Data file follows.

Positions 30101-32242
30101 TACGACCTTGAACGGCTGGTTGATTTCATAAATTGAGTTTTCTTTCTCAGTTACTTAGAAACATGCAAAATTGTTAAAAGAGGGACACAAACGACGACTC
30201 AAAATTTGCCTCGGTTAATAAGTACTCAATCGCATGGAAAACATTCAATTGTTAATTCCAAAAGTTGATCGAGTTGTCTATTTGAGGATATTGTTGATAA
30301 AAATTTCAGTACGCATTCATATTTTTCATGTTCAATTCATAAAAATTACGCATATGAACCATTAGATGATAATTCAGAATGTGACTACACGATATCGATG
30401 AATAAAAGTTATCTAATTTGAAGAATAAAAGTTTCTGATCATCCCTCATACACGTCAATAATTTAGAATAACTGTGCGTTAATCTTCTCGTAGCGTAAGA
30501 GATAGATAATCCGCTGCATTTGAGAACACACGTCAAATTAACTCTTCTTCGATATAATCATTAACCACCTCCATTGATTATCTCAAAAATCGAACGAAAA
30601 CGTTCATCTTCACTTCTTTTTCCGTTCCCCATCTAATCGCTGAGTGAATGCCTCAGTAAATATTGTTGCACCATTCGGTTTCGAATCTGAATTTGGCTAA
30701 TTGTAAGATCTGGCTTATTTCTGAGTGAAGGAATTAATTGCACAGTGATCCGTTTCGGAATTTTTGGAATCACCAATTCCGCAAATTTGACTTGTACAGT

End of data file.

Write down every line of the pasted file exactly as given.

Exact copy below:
Positions 30101-32242
30101 TACGACCTTGAACGGCTGGTTGATTTCATAAATTGAGTTTTCTTTCTCAGTTACTTAGAAACATGCAAAATTGTTAAAAGAGGGACACAAACGACGACTC
30201 AAAATTTGCCTCGGTTAATAAGTACTCAATCGCATGGAAAACATTCAATTGTTAATTCCAAAAGTTGATCGAGTTGTCTATTTGAGGATATTGTTGATAA
30301 AAATTTCAGTACGCATTCATATTTTTCATGTTCAATTCATAAAAATTACGCATATGAACCATTAGATGATAATTCAGAATGTGACTACACGATATCGATG
30401 AATAAAAGTTATCTAATTTGAAGAATAAAAGTTTCTGATCATCCCTCATACACGTCAATAATTTAGAATAACTGTGCGTTAATCTTCTCGTAGCGTAAGA
30501 GATAGATAATCCGCTGCATTTGAGAACACACGTCAAATTAACTCTTCTTCGATATAATCATTAACCACCTCCATTGATTATCTCAAAAATCGAACGAAAA
30601 CGTTCATCTTCACTTCTTTTTCCGTTCCCCATCTAATCGCTGAGTGAATGCCTCAGTAAATATTGTTGCACCATTCGGTTTCGAATCTGAATTTGGCTAA
30701 TTGTAAGATCTGGCTTATTTCTGAGTGAAGGAATTAATTGCACAGTGATCCGTTTCGGAATTTTTGGAATCACCAATTCCGCAAATTTGACTTGTACAGT